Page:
The spotlight moves on again, this time to Raven, who's presence on the hosting panel allows some extra insight into his perspective of the Hardcore Championship as well as the well-chosen example matches, before we hit the heady-heights of early 2001.  If the Hardcore title had started as a rib but gained acceptance as a significant mid-card championship, then it was about to peak as WWE's main-event talent got involved in the picture: Wrestlemania X-7 featured a hardcore triple-threat (with brief punditry from the panel) and we're given matches involving Big Show, Kane and Y2J to round out the disc.

With the influx of wrestlers from ECW and WCW during the Invasion of 2001, in particular the talent with ECW heritage, we have yet another change of style and increase in pace for the first part of disc three, Jeff Hardy also adding his brand of TLC in bouts against Mike Awesome and RVD.  Rob Van Dam cut himself a solid niche in the division at this time, he gets to explain how important that was himself before examples against Tajiri, Kurt Angle, The Rock and The Undertaker.  Not only did these project him in to the main event picture, it seems to me that the Jeff Hardy and RVD matches on this DVD set-up the prevailing WWE hardcore style over the coming years, of Tables, Ladders and Chairs, in effect today more than ever.  Van Dam himself at least concurs that both his and Hardy's ideas were in the same zone of 'cool'.

The Undertaker's single but durational reign is briefly highlighted, with the Legend in 'American Bad-ass' mode and giving the Championship another Main-Event feel, even as Maven finally dethrones him.  Within weeks of this however the Brand Extension occurs, giving life once more to the 24/7 rule and rapid-fire title changes; even interviewer Terri 'Marlena' Runnels manages to have an opportunistic reign.

The fun times wouldn't last forever though; the Brand Extension was a new era for the expanded WWE, and with the many inherited championships amongst the spoils of the Monday Night War it was only natural that some would be unified in the spirit of rationalisation. On RAW August 26 2002, The WWE Hardcore Championship became the third title unified with the Intercontinental within 10 months, in an absolutely fitting send-off match between Tommy Dreamer and Rob Van Dam that famously left Dreamer in tears.

Whilst the Championship lineage died out only four years after establishment, its influence is still felt today in our contemporary TLC and Extreme Rules pay-per-views.  It usually forms a large part of any Attitude Era Fan's nostalgia, and for good reason: it was a breath of fresh air that provided genuine 'attitude' as well as novel matches. Also it provided something that WWE has since lacked: situations and settings that could be creatively exploited without it being at the expense of either wrestler's character, particularly with humour.  You could throw the most po-faced of athletes into 24/7-rule hilarity, but it wouldn't tarnish their character because they were just reacting to the same crazy dilemmas as anyone else.  At least we have this nigh-on nine-hour gem to remind us of these fantastic times, talents and all-out fights; quite literally the best WWE DVD set released in years.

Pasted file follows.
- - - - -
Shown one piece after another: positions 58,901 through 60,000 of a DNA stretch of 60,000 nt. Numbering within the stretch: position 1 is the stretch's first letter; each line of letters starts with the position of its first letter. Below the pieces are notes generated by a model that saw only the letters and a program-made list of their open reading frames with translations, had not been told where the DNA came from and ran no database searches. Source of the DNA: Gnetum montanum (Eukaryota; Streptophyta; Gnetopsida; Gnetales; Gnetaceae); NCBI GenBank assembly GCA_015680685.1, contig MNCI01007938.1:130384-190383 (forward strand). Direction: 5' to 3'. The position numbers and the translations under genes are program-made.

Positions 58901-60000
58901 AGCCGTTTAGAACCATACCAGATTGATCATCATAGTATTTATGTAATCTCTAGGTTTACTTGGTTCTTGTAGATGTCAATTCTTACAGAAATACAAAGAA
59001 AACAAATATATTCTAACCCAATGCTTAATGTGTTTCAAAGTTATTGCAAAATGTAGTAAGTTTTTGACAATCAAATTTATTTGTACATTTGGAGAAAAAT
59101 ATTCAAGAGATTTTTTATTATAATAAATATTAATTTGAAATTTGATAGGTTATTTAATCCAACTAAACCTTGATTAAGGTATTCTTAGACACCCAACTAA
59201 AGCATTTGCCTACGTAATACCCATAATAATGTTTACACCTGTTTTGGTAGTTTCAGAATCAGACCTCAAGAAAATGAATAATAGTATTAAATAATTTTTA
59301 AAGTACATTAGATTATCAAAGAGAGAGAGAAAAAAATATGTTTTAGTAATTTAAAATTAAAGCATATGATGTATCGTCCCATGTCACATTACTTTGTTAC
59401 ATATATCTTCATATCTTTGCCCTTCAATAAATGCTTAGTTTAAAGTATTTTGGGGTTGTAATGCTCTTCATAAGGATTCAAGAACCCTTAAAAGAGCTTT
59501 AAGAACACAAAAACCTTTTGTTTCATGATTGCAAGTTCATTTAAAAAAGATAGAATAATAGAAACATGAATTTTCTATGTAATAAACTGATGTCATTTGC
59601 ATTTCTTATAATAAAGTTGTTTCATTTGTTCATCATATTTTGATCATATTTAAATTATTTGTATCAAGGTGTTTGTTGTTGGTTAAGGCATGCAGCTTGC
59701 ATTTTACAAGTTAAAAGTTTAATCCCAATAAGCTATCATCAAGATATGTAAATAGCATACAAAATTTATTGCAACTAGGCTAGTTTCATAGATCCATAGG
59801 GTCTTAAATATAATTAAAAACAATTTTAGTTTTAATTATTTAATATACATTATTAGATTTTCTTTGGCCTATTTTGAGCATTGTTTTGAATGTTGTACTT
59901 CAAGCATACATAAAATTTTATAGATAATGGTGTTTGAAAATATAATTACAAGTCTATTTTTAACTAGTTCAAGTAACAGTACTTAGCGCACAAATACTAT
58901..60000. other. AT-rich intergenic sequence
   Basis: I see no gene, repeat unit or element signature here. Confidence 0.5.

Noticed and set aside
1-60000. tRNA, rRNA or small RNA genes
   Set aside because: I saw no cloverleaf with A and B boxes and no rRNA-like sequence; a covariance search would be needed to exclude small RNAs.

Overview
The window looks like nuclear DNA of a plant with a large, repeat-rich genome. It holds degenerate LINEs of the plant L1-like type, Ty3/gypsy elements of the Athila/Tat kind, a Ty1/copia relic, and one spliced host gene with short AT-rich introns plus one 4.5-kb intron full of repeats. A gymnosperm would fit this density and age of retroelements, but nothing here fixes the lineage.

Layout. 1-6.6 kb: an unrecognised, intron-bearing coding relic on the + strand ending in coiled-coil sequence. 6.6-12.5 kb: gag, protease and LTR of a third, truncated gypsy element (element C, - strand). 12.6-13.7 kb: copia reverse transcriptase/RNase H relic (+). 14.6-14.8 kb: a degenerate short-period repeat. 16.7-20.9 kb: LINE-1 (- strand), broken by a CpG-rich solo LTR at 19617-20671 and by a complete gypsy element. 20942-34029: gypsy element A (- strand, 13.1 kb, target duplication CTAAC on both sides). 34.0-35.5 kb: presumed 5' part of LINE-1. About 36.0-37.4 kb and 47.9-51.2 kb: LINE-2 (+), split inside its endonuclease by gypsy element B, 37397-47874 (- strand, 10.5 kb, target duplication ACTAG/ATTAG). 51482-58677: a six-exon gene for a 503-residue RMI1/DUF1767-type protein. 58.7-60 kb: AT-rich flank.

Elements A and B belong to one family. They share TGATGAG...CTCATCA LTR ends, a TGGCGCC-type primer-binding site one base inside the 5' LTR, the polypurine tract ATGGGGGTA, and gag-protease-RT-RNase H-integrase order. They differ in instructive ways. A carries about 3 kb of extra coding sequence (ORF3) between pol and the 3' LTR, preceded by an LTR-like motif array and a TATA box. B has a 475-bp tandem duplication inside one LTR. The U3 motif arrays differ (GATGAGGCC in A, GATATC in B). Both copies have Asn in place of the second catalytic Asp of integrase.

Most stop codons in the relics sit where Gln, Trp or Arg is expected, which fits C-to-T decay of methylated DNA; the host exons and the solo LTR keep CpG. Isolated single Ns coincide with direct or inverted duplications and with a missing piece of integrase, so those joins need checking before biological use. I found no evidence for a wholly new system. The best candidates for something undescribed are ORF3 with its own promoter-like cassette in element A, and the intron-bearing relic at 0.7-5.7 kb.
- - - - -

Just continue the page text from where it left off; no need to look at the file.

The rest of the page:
Available now from

Tuesday, 16 August 2016

WWE Money In The Bank 2016 DVD Review By Tim Ricketts

For the past eleven years, WWE have held an annual Ladder Match with the prize of a cash-in contract for the WWE Championship, held in a 'Money in the Bank' briefcase above the ring. A significant reward for an important match, so it's no surprise that it has often been a feature match at Wrestlemania or, as in this case, its own event. With past Money in the Banks not necessarily living up to their potential to be explosive, it has often led to them being considered one of the 'lesser' events in the WWE calendar, but I disagree.  The contracts themselves are a significant prize (q.v. Seth Rollins' run as 'Mr. Money in the Bank') and on the night cash-ins have happened before if you're not a fan of these extended Title-esque runs too.  The point is that this event injects a wild-card sense of anticipation to the WWE title picture from the moment a wrestler successfully climbs that ladder.

If the premise alone doesn't whet your appetite sufficiently, then we also have an under-card featuring a Fatal 4-Way for the Tag Titles, more tag action involving the Woman's Champion Charlotte and some recent contenders for her title, a Cena-Styles 'dream' match, a US Championship match and a main-event of the former SHIELD brethren, Reigns and Rollins, for the WWE Championship.

As 'Extra Features' are Blu-Ray exclusive, I shall dive right into the event!

Tag Championship Fatal 4-Way